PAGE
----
Monday, September 15th, 2008...9:00 am
The 5 Greatest Financial Movies
The financial world has a massive influence on the way we live our lives. But as a source for cinematic themes and plots, however, it is somewhat less influential. This may be due to the insular and humdrum view of the day-to-day workings of the financial world; or maybe it’s because we spend so much of our time worrying about money we don’t want to think about it during our leisure time.
Anyway, whatever the reason, there is certainly a paucity of movies based around financial themes (unless you pedantically include within this nebulous description every film in which the villain demands ten million dollars or the robbers fall out over the loot). Nevertheless we have trawled through our DVD collections to bring you a genre-spanning pick of our top financial flicks in no particular order. If you have any favourite movies on a financial theme that aren’t mentioned (or any that you hate) then let us know.
Rogue Trader (1999)
Anyone within the world of finance, or indeed anyone who picked up a newspaper in the mid-90s, will know something about this film’s plot, based as it is on the life of Nick Leeson, the infamous chancer who brought down Barings Bank.
Following Leeson’s career in the financial world, the film documents his exploits as the head of a futures trading team in Singapore. During which time, largely due to Leeson’s ambitious recklessness and Barings’s inadequate administration, he makes a series of unauthorised trades on the bank’s behalf. Though some of his initial trades make a profit for his unwitting employers, things predictably start going downhill as Leeson continually covers up the huge losses he generates.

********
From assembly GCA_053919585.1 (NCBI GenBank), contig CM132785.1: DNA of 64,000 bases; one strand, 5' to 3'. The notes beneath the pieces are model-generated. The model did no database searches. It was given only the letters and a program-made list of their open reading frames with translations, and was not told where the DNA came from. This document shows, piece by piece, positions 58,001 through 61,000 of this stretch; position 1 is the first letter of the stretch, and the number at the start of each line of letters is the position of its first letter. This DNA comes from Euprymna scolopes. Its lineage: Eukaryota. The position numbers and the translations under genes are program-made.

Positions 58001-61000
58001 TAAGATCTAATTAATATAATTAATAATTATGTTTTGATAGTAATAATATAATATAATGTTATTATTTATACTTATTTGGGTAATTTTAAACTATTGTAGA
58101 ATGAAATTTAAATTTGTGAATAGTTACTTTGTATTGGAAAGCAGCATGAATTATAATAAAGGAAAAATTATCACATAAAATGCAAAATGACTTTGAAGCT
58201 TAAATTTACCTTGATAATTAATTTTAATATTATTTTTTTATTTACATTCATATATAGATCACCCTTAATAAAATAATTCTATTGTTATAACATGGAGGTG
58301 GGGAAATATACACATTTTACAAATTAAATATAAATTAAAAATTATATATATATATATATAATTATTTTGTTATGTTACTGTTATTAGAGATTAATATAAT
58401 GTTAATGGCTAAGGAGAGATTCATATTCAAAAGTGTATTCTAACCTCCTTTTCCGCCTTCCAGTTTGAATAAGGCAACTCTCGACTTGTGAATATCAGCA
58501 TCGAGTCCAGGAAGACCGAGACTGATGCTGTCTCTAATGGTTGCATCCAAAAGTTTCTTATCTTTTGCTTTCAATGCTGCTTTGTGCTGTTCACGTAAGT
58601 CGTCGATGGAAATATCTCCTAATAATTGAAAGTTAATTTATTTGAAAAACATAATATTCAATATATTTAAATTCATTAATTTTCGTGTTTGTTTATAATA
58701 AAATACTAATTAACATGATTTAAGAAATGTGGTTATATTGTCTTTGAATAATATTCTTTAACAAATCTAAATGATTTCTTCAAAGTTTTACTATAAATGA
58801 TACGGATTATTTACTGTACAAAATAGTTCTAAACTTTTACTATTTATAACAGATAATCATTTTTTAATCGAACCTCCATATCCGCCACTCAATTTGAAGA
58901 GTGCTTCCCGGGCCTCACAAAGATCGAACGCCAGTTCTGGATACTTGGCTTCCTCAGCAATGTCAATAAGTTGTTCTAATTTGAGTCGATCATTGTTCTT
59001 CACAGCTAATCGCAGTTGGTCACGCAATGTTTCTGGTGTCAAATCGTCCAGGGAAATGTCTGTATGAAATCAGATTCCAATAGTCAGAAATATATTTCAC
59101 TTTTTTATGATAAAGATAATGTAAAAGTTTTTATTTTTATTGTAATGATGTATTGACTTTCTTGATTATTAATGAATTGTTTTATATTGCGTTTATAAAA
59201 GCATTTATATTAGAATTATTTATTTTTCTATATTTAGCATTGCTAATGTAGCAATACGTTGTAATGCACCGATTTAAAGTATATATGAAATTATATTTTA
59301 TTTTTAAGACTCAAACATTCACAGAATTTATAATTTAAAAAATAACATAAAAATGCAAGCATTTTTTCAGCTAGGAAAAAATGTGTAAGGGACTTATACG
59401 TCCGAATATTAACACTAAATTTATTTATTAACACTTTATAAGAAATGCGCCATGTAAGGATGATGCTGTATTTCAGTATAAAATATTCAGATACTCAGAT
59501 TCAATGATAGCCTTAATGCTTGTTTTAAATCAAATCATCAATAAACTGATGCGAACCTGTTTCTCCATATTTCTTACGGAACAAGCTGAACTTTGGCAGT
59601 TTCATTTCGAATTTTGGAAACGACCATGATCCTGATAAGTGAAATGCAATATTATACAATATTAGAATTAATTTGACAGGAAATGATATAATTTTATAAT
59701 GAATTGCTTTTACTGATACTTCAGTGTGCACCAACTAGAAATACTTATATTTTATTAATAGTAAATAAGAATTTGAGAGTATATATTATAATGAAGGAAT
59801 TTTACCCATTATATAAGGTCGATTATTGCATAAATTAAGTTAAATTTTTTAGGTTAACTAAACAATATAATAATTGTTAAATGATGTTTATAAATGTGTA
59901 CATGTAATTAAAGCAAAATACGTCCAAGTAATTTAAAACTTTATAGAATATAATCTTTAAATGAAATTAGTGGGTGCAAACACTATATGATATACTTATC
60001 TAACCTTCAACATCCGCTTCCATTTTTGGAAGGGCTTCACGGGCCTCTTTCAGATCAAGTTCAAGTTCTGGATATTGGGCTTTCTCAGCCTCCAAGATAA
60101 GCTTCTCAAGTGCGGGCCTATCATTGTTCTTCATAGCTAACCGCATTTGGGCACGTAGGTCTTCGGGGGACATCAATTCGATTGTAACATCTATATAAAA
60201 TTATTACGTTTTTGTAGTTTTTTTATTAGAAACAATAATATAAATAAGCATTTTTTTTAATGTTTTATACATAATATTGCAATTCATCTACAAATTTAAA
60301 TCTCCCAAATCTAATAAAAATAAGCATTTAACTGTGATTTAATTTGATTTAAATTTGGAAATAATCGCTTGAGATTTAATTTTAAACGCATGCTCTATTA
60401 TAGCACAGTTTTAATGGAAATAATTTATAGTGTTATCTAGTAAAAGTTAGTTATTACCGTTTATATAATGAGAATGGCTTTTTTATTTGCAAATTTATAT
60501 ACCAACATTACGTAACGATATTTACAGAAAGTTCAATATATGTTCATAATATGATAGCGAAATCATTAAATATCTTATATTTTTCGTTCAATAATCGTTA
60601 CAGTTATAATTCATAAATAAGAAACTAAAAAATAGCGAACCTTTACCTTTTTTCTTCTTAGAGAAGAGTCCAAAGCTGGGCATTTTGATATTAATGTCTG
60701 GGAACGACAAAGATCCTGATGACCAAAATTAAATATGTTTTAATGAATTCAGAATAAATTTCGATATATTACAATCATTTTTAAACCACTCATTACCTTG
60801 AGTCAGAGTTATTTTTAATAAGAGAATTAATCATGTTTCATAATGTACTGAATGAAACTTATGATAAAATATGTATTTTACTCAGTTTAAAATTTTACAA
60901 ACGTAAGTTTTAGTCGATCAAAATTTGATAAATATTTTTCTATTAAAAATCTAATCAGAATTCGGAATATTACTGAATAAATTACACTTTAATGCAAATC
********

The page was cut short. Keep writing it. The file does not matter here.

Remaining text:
Though the resulting film may lack suspense and excitement (which should have been abundant given the source material) it is held together by a decent central performance from Ewan McGregor (a Jedi mind-trick or two may have come in quite handy here!) and the cracking underlying story of what Stephen Fay calls, in his book The Collapse of Barings, “the biggest cock-up in the history of British banking”.
Glengarry Glen Ross (1992)
This tense, stagy drama takes place almost entirely in the setting of a hard-nosed Chicago real estate office. The plot revolves around an ultimatum given to the office’s salesmen: in one week everyone but the two top sellers will be fired. Hindered by the office manager’s refusal to give up the best leads to those who don’t sell, what follows is an atmospheric and expletive-ridden study of characters under pressure in which threats are made, bribes are offered, desperate sales pitches fall flat and plots to steal the leads are formulated.
A world away from your local estate agent you may think. And you’re probably right in many ways: I’m pretty sure they don’t bring in the likes of Blake (memorably played by Alec Baldwin) to motivate their staff with gems such as: “I made $970,000 last year. How much you make? You see pal, that’s who I am, and you’re nothing. Nice guy? I don’t give a @#£&. Good father? $%*£ you! Go home and play with your kids. You wanna work here – close! You think this is abuse? You think this is abuse, you @!£&sucker?”